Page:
In the center of the toolbar you’ll see your subscription level, as well as an image of the dog from our logo, Rover. Clicking on Rover will open our homepage in another tab.
If you see a number in orange, like in the screenshot above, that means you have alerts. Just click on the number to see which alerts have triggered.
On the right side of the toolbar, you’ll find just three items: a searchbox, a help menu, and an administrative menu. The Help menu contains a link to our help pages (note we are currently in the process of updating these pages for the new UI), as well as ‘Contact Us’ which is where you can send us a suggestion, ask a question, report a bug, or praise a favorite feature. This contact form was previously accessed through a toolbar button called ‘Feedback.’
The administrative menu, headed by your username, is where you can control account settings as well as email and system preferences (like which tooltips you want to enable). This is also where you can request to change your Stock Rover plan.
This is a brand new addition to our Premium toolbox. Portfolio Rebalancing allows you to set desired allocations for stocks in your portfolio, with a drift tolerance (that is, how much you are willing to stray from the desired allocation). Stock Rover will then calculate what trades you need to make to get back in balance.
To test out the feature, right-click any portfolio and select ‘Rebalance.’
The Chart functions the same as before, but it has undergone some light cosmetic surgery. First, the primary ticker (previously, the ticker in the left-most position of the search box), is more clearly defined, as it is now the only ticker that occupies the search box on the left, as XOM is doing in the screenshot below:
You can enter a new primary ticker in that space simply by typing in it, or use the dropdown arrow to select from a list of recent primary tickers. You can add additional tickers (or portfolios, screeners, or watchlists) to your chart using the ‘Compare’ menu right next to that menu:
Note the squiggly icon to the left of the “X” in the compare menu above allows you to set the associated ticker as a baseline in the chart. There is another more direct way to do this. We’ve taken a cue from our mobile and tablet apps and made it possible to set any item as a baseline simply by clicking on that item’s name in the legend. For example, see what it looks like when the S&P 500 is set as a baseline:
Eliminating the need for the ‘set as a baseline’ button to appear in the Chart legend has freed up some space.
The rest of the Chart toolbar has been reorganized ever so slightly. The only change here I want to alert you to is that the ‘link to table’ option is now controlled through the Settings menu (previously it was a toggle setting in the toolbar).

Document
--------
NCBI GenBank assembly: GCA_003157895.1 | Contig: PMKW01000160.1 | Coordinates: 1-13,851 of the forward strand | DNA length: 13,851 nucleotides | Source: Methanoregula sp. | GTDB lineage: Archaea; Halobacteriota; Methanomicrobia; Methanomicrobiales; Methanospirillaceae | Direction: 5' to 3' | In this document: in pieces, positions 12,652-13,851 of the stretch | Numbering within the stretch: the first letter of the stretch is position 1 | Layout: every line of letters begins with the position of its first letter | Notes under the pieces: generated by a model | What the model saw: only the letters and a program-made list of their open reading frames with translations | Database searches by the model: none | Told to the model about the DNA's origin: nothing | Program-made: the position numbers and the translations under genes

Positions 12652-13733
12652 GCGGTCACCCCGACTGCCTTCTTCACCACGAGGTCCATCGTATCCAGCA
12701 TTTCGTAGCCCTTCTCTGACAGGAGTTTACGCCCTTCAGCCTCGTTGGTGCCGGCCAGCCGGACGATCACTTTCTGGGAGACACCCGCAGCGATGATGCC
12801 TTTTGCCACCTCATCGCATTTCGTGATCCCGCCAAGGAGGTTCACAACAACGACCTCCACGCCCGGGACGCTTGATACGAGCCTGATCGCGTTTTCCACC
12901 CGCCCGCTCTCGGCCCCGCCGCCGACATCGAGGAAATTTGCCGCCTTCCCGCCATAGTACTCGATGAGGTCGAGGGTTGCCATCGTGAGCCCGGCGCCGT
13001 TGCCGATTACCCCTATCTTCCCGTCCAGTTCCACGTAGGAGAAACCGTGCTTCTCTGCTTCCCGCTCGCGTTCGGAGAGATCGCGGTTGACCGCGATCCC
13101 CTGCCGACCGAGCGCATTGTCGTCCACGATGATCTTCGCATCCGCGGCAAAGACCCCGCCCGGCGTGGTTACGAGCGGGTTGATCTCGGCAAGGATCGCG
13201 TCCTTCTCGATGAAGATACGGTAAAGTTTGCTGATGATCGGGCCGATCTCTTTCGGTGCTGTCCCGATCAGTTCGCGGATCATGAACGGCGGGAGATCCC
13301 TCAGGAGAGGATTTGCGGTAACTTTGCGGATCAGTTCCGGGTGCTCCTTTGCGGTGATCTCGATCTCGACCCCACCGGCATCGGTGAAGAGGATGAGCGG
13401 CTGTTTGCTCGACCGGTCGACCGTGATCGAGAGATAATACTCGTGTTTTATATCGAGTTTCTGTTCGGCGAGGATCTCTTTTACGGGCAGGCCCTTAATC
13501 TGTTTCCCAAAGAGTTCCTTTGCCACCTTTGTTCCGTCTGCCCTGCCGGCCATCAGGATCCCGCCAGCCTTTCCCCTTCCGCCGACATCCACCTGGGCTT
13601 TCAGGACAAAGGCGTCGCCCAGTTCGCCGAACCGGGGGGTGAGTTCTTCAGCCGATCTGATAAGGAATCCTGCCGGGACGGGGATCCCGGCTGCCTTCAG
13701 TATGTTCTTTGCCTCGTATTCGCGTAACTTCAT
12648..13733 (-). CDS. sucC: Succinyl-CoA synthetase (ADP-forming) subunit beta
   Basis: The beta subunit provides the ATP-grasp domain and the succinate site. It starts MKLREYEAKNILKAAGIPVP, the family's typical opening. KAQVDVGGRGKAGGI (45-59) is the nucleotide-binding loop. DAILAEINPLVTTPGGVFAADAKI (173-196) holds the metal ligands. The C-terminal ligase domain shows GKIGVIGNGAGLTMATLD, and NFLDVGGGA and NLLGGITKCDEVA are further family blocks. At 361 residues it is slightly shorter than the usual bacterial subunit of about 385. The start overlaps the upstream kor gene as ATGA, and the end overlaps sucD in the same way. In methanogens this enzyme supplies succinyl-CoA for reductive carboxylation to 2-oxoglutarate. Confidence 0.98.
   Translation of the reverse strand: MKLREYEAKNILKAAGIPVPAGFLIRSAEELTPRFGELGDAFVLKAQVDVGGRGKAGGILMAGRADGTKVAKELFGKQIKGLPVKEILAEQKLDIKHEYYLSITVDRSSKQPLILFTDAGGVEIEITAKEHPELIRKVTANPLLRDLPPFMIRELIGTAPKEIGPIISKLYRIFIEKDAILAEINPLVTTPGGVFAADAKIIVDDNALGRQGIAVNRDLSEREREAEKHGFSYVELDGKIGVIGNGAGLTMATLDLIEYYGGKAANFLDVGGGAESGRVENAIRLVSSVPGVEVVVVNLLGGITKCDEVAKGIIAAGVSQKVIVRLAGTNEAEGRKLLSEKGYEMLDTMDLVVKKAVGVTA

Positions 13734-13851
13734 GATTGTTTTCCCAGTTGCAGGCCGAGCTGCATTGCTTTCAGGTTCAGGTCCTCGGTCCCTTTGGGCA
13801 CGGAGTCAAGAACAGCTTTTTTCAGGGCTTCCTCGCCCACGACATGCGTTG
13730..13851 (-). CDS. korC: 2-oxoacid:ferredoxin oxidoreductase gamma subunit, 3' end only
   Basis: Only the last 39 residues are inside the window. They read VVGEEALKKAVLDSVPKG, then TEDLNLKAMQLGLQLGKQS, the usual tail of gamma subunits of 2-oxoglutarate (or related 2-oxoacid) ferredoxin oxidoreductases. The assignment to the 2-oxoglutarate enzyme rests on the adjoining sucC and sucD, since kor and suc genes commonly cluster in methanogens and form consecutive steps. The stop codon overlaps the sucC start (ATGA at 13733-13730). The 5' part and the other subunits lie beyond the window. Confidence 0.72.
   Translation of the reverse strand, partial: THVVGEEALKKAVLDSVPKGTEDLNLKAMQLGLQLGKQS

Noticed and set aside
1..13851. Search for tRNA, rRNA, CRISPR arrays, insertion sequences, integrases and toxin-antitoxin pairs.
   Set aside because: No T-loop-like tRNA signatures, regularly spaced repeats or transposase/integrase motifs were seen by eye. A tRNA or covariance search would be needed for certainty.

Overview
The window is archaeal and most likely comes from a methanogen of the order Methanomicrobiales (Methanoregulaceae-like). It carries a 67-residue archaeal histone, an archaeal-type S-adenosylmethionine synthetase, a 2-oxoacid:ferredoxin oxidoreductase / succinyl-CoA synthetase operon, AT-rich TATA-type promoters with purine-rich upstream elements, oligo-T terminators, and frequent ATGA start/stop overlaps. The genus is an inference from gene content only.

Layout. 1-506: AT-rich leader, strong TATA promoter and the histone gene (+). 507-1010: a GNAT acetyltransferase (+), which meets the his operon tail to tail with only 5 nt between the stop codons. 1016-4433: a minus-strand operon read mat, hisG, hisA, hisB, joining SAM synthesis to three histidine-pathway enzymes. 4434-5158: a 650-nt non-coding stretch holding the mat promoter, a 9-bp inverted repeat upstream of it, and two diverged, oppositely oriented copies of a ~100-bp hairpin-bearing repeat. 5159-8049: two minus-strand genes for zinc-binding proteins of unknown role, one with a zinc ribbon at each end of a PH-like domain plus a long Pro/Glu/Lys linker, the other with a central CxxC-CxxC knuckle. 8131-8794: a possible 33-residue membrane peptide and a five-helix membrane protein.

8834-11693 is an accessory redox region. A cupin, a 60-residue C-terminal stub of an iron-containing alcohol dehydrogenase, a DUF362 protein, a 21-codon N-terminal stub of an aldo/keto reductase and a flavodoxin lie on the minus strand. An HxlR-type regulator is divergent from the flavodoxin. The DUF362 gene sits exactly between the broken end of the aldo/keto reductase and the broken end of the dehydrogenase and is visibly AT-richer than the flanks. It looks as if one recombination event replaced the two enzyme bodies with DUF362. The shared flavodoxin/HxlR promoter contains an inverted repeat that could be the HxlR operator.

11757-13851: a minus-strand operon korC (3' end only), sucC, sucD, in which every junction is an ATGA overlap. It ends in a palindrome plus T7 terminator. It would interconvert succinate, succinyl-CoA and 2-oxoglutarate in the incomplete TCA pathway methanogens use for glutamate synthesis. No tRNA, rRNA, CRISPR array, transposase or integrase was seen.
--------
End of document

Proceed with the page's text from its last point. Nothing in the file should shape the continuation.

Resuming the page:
There are three changes of note to the Insight panel. The first is that the portfolio allocation pie chart—found at the bottom of the Summary tab when you have a portfolio open in the Table—now lists the allocation of the currently selected stock, as shown in the example below:
The second Insight panel improvement is that the Peer tab filtering has been expanded so that you can more easily find peer stocks of similar stature to the selected ticker. When you click the ‘Filter Peers’ button, you’ll have the option to filter by absolute values (for example, market cap between $2B and $5B), which was possible before, but now you’ll also have the ability to filter by a range that is tied to the selected ticker (for example, market cap is within 25% of the selected ticker), or both. The new filtering capability is called out below:
By the way, when I say “selected ticker,” I am talking about the selected row in the Table, which affects what information is loaded in the Insight panel.
The Peers tab also has a new option to ‘Load in Main Table’ which does exactly what it sounds like (with filters factored in). So, for example, you could use a filter to narrow down the list of peers to only those with a similar amount of sales, and then transfer that list into the Table for further research and comparison against quotes.
Finally, the Notes tab, a Premium feature, is now detachable and has new search options. Detach this tab using the pop-out button located by the (also new) ‘Options’ menu, so you can keep your notes accessible in another window while you work. The Options menu allows you to refine your note searches and control whether or not you want to link the searchbox to the Table so that, by default, only notes pertaining to the selected ticker appear.
As always, there is a slew of minor refinements that, in the interest of not making this blog post any longer, I won’t enumerate here. However, please note a few name changes: Portfolio Reporting is now Portfolio Analysis (listed as ‘Analyze Portfolios’ in the Start menu), and Modeling is now Trade Planning. Both of these items, as well as our brand new Portfolio Rebalancing feature, can be found in the menu when you right-click any portfolio in the Navigation panel.
For those of you who have been patiently waiting for transactional portfolios (we know there are a lot of you!), hang on for just a couple more months. Our development team is still working hard on this problem and we want to make sure we get it right. Our next release will feature a significantly improved portfolio manager.
We truly hope you enjoy the redesigned UI and the new features. As always, we’d love to hear your feedback, so send in any comments to email@example.com or via ‘Contact Us’ in Stock Rover’s new help menu.